The Boston Globe launched a new blog called the Obnoxious Boston Fan. Yes, you guess right. It's all about Boston sports, with a slant towards how obnoxious us fans can be as we follow the Bruins, Celtics, Patriots and Red Sox.
For those of us who are part of this heralded (and hated group), you'll love it. For those who aren't, you'll hate it.
Guess that's the point.
Here's the intro from the fan himself:
I've been blogging, tweeting, status updating, creating videos, etc. for quite some time. And, if you've been following along this magic journey you know that I have this love/hate relationship with social media. I get bored with it after a while. I need to keep things fresh and exciting in order for me to keep generating content, meet new people, try out new services, etc.
I was in one of those ruts a couple of days ago, but over the weekend I started a new side project with a few cool dudes in their own right.
Started a side project today called Cold Pizza. It's a blog for dudes, written by dudes and all about food, brwes and stogies (I'm sure there will be some other things sprinkled in there as well).
I'm looking for writers. If interested, email me at donmartelli at gmail.
Who doesn't like cold pizza?
Just downloaded and installed the Squarespace iPad app. It works just like the iPhone app, just with more real-estate. So are it is performing as expected. It allows me to post right to my site, add photos to posts, add HTML, tags, etc.
I can also review posts on my blog and edit drafts or live posts. There are also analytics widgets to check site traffic and other measurement stuff that's important to bloggers
If you are a Squarespace blogger and have an iPad, pick up the free app. It's a no brainer.
I've been blogging for quite some time. I go back to the Blog City days and if you remember what Blog City was, then you've been in the game just as long as I've been.
Despite blogging being a popular way to connect with your audience, some folks aren't into it. They feel they can't write; don't know how to do it; don't know how to set up the right marketing channels, etc. Basically, it's not something they're interested in despite the fact that they are content expert in some way shape or form.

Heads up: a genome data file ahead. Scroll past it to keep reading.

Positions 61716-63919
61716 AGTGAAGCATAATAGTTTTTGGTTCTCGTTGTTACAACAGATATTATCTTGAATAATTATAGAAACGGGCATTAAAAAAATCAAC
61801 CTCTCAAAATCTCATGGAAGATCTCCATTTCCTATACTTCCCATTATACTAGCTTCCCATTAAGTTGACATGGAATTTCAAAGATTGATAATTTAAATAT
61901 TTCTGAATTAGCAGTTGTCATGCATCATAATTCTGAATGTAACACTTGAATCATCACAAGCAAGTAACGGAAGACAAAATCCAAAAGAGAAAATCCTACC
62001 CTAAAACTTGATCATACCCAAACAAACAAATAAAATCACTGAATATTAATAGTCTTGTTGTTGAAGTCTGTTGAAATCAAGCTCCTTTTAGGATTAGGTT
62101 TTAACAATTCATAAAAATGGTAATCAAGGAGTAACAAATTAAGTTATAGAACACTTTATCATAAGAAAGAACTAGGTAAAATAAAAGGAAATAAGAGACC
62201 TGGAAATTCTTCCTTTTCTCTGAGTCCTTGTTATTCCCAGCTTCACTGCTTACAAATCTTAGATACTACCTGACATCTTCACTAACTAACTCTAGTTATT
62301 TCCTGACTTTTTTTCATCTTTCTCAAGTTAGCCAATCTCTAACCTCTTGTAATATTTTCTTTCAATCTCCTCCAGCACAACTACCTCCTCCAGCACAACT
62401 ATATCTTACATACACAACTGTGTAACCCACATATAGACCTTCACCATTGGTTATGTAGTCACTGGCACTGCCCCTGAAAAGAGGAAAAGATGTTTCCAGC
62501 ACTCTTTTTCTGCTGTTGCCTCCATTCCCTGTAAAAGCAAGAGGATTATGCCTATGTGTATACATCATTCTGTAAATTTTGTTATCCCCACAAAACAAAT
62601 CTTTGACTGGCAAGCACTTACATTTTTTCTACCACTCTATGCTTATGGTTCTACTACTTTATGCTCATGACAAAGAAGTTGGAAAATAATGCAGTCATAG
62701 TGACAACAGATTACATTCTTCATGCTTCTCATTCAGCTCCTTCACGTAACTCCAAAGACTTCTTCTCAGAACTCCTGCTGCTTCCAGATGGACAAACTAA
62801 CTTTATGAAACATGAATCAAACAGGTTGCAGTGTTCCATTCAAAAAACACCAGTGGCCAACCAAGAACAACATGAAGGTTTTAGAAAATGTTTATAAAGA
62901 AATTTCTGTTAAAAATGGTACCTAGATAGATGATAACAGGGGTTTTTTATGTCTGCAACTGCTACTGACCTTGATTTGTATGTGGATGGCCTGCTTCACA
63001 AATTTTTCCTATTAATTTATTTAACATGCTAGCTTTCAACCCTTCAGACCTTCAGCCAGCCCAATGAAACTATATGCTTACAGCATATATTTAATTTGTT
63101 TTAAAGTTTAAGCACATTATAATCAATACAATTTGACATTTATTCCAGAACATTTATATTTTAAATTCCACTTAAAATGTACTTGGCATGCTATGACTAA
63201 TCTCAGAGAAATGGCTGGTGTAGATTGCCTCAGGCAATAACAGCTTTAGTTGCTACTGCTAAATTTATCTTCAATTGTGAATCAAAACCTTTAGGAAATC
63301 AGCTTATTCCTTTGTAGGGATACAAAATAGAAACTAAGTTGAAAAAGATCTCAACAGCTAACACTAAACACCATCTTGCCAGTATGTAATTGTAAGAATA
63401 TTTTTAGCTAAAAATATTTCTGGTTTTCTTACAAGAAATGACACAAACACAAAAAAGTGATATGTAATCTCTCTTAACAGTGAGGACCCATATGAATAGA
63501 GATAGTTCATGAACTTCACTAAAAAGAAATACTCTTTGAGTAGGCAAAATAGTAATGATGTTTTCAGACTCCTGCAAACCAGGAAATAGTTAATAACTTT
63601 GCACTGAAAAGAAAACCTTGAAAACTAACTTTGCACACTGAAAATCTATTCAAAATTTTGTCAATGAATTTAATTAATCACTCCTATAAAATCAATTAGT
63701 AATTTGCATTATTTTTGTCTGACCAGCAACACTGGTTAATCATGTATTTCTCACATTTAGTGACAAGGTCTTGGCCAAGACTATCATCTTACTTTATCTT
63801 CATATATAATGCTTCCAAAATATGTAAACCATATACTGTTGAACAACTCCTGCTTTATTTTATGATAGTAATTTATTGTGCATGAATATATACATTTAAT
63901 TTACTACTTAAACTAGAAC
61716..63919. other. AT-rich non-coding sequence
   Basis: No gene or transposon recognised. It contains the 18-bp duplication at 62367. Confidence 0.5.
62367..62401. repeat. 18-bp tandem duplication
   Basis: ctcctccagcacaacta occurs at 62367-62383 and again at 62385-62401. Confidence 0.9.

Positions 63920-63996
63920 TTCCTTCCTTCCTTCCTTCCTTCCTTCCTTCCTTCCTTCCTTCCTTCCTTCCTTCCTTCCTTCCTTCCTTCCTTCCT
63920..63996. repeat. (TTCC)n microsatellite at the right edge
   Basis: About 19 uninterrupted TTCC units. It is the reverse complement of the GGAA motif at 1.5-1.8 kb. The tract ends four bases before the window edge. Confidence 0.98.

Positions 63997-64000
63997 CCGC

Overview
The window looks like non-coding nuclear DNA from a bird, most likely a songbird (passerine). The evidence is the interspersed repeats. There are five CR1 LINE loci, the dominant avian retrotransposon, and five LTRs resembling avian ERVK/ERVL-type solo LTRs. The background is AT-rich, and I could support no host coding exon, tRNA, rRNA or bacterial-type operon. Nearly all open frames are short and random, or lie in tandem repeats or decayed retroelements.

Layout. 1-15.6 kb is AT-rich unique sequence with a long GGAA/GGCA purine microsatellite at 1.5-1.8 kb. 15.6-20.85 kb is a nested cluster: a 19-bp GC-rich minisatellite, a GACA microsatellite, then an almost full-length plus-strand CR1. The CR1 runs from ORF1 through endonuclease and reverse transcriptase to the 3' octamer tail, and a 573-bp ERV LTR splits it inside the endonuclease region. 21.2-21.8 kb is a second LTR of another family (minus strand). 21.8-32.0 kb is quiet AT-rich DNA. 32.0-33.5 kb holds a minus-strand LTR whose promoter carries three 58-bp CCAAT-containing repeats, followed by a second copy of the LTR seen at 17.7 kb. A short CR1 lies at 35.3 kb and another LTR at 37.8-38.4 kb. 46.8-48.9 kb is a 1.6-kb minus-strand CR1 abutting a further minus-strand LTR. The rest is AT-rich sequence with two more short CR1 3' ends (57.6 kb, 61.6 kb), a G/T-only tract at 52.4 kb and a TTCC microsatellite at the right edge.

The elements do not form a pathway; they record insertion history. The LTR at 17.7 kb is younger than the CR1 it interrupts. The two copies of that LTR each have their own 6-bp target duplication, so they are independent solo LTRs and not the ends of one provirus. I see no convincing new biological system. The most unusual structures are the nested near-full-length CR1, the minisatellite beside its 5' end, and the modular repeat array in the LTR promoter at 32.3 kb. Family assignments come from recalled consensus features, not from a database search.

Take my wonderful wife for example.
The misses can cook her butt off and she always has the house decorated for a holiday or season. She's the type that will take decorations down the day after a holiday and then decorate for the next holiday or season. For example, the Turkey's come down on November 25th and are swapped out with Snowmen, i.e. Christmas decorations.
Her homemaking abilities are emulated by her friends and she's been constantly bugged to start her own blog.
Well, because she has a husband that does this stuff for a living, she's now doing it.
Introducing The Home Chef Blog, a place where you can get cooking and decorating tips that make a happy home.
Feedback is welcomed. Thanks!
As a writer that blogs for a number of sites, I have to keep a number of bookmarks on hand to navigate my way to dashboards, news sources, HTML help, etc.
As is the case with most of us out there, we tend to work across multiple computers — home, work, laptops, mobile devices, etc.
One of the tools that kept my head on straight was Xmarks — the tool that allowed you to sync your bookmarks across whatever browser you used — Safari, Firefox, Internet Explorer and Chrome. I've been using Xmarks since it was called Foxmarks and it was exclusively an Firefox extension.
Having that sense of familiarity was awesome. It was like a nice warm blanket on a cold winter night. Xmarks was always there to keep me warm.
Today, however, I received the obituary email I was dreading:
Dear Xmarks User,
We've always said we won't email you unless it's important; this is one of those occasions:
Xmarks will be shutting down our free browser synchronization services on January 10, 2011. For details on how to transition to recommended alternatives, consult this page.
For the full story behind the Xmarks shutdown, please read our blog post.